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Explained: Why Punjab govt’s temporary ban on nine pesticides can’t put a stop on their use

Posted on 2020-08-28
Punjab government, through a notification, has banned the usage of nine pesticides, generally used for Basmati and non Basmati crops, for 60 days — August 14 to October 14. There are over 10,000 pesticide dealers in Punjab and almost all of them had stocked up ahead of the sowing season. The government has directed the dealers to either return the stock to the manufactures or remove them from display of their stores. 
 
More than half of these pesticides are also used by farmers for other crops such as wheat, vegetables, fruits, sugarcane as well as for seed treatment. Farm experts, pesticide dealers and farmers said that such temporary bans cannot stop usage of such pesticides even for Basmati and non-Basmati crop, which is the main target of the government.
 
What are the pesticides whose sale has been banned for 60 days?
 
The nine pesticide that have been banned temporarily include Acephate, Carbendazim, Thiamethoxam, Triazofos, Tricyclazole, Buprofezin, Carbofuron, Propiconazole, and Thiophanate Methyl.
 
Why is this ban only for 60 days?
 
Experts say that farmers use these pesticides even after the grain formation stage in the rice crop. It leads to the presence of pesticides beyond the permissible maximum residue limit (MRL) on the grains after harvesting of the crop. The EU has fixed the MRL for all these agro-chemicals at 0.01 mg per kg except for Triazophos for which the MRL is 0.02 mg. The harvesting of early varieties of Basmati and non-Basmati crops starts in late September and early October, respectively. If farmers do not stop spraying these pesticides at least 40-50 days before the harvesting, a MRL cannot be ruled out.
 
Also, the 60-day ban has been ordered with the main focus on Basmati varieties, which is mainly grown for export. Government does not want to annoy big exporters who face rejection of the consignments by the European Union (EU), the USA, and the Middle East. The EU had earlier rejected Indian Basmati due to the presence of MRL beyond the specified limit.
 
Is it possible to put a complete stop on usage of pesticides on Basmati and non-Basmati crop?
 
An attempt to do so had failed last year when Punjab government had restricted the usage of all these pesticides during paddy season and various awareness camps were also organised for farmers across state. The farmers, however, had even used the pesticides and Punjab government admitted as much in its notification last week that samples tested in state’s two labs had found pesticides in rice much above the specified MRL value.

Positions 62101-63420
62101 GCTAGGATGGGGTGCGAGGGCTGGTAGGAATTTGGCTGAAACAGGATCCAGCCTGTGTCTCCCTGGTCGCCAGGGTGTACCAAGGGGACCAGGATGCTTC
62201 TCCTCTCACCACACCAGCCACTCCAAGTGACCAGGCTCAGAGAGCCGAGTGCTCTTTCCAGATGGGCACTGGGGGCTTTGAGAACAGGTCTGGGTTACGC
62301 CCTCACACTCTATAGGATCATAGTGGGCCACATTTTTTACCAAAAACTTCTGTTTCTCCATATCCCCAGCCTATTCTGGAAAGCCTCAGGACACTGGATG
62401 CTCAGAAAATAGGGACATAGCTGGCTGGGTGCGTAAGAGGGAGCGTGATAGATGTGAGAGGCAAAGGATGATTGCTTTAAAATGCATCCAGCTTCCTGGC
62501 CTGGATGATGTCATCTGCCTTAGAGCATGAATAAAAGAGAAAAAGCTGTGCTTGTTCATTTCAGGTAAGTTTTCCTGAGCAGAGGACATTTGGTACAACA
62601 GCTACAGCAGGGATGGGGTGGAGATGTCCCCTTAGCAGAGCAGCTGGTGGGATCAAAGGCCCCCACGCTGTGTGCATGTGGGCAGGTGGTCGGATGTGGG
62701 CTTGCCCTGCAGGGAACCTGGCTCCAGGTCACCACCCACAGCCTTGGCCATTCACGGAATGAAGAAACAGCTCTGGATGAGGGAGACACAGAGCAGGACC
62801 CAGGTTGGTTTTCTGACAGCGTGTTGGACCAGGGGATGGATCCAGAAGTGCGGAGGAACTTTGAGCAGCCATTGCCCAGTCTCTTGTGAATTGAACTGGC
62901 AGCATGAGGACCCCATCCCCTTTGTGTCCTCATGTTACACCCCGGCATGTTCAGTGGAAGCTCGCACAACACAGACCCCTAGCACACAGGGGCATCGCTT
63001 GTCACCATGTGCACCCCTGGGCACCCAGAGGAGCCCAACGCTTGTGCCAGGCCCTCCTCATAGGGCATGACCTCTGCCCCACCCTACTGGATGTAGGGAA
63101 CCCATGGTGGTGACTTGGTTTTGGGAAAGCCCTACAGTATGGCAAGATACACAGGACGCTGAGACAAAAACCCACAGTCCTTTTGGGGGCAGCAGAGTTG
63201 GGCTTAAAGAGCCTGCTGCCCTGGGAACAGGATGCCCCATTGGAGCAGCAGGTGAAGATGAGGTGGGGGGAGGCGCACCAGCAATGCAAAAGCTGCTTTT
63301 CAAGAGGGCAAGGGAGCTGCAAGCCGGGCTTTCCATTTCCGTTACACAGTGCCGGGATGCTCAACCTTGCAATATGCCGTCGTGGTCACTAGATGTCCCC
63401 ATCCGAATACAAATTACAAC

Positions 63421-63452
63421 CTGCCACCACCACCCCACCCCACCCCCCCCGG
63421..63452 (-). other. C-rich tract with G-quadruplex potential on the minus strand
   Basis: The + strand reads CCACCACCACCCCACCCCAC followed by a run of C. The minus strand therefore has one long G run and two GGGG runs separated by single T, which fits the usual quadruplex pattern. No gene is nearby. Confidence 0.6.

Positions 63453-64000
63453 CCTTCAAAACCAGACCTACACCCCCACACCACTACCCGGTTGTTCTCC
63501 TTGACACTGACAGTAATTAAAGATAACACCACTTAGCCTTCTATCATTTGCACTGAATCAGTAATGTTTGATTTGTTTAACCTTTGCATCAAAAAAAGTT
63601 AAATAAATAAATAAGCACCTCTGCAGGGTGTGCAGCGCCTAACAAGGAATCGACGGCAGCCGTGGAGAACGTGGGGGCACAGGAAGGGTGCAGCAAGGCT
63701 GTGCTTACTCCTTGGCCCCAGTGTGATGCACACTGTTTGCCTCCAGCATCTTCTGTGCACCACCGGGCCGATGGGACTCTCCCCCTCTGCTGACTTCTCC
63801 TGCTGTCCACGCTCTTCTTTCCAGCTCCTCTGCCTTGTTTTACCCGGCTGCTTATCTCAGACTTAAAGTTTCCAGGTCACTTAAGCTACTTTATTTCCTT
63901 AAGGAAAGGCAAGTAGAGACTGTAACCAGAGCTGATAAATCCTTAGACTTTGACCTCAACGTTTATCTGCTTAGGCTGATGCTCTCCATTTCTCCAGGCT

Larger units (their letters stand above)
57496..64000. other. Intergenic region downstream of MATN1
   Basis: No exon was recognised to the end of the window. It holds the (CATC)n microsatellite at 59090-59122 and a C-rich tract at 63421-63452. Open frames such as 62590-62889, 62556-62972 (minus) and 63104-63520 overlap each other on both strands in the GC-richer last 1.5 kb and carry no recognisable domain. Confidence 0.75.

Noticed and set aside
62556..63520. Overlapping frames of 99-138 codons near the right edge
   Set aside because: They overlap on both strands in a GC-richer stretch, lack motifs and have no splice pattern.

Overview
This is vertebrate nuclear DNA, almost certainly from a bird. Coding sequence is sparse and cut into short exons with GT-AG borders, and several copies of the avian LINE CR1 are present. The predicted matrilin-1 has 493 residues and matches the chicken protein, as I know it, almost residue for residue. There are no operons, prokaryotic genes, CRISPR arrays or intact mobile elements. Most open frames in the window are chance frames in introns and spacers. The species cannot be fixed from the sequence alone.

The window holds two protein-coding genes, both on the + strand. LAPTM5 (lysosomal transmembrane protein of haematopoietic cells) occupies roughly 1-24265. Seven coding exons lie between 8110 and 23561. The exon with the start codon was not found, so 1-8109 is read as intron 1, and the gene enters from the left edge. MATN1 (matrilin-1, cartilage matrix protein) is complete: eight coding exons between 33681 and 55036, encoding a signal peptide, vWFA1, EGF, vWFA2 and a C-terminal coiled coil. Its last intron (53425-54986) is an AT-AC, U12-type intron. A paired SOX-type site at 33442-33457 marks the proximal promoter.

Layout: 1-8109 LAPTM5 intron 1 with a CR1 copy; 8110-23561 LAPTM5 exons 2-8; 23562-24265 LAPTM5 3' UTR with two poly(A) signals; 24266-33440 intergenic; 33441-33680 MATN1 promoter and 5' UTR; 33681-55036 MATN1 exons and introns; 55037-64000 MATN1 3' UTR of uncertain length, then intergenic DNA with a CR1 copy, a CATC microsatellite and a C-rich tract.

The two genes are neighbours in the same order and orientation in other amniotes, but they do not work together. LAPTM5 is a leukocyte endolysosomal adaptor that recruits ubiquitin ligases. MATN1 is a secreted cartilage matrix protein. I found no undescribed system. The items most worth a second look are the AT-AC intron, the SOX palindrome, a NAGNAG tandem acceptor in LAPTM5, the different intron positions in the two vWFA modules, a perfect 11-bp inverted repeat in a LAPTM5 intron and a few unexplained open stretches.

Why was chemical residue found in grains last year despite restrictions on pesticide usage?
 
Most farmers stock up on the pesticides ahead of the sowing season. They used it on the crop even after the Punjab government’s notification, following which Food Safety Laboratory (Kharar) had found high MRL in nine samples and Punjab Biotechnology Incubator Agri and Food Testing Laboratory (SAS Nagar) in seven samples.
 
This year too, big farmers stocked up on a couple pesticides before the ban order came in. “Several farmers purchased the pesticides in the beginning of the season. They even use banned Carbendazim, a fungicide, to treat the seed for better germination,” said Khalsa.
 
He said that while government has warned dealers of heavy fine, there was no way to stop the farmers who already have the chemicals with them.
 
“Farmers in Punjab are more concerned about their crop output and don’t mind using such chemicals,” said a farmer, adding that checking pf dealers in remote areas too is difficult.
 
How can the government stop the complete usage of these chemicals on rice crop?
 
The only way government can completely stop its usage on rice crop is if it bans these nine pesticides for all other crops such as vegetables, fruits, and sugarcane or bars manufacturers from producing these agro-chemicals.
 
“Government says that safety of human beings is of paramount importance and that these pesticides should not be used then what it not putting a halt on their manufacturing,” asked Khalsa, adding that an agro-chemical harmful for one crop is harmful for every other crop. “Wheat and rice are used months after their harvesting but the vegetables are consumed immediately. We are only trying to protect the Basmati as it is exported. Ironically, the Basmati rejected by the EU was consumed in India. How was something not fit for consumption in 28 countries, was good for our people,” he asked.
 
What do experts says about this temporary ban?
 
Agriculture department officials said that the farmers can grow every crop without using any chemical. They said of the nine banned pesticides, one — Tricyclazole — is used only for Basmati and can be permanently banned. Four of the remaining eight — Acephate, Carbofuron, Cabendenzim and Thiophinate Methyl — figure in the list of 27 pesticides proposed to be banned by Centre. For remaining four — Buprofezin, Propiconazole, Trizophos and Thiamethoxam — PAU had recommended safe alternatives as stated by government in its notification. “Government cannot discriminate against its own people by banning these pesticides for just one crop, which is to be consumed by people in places other than India,” said a PAU expert.

 


Source: The Indian Express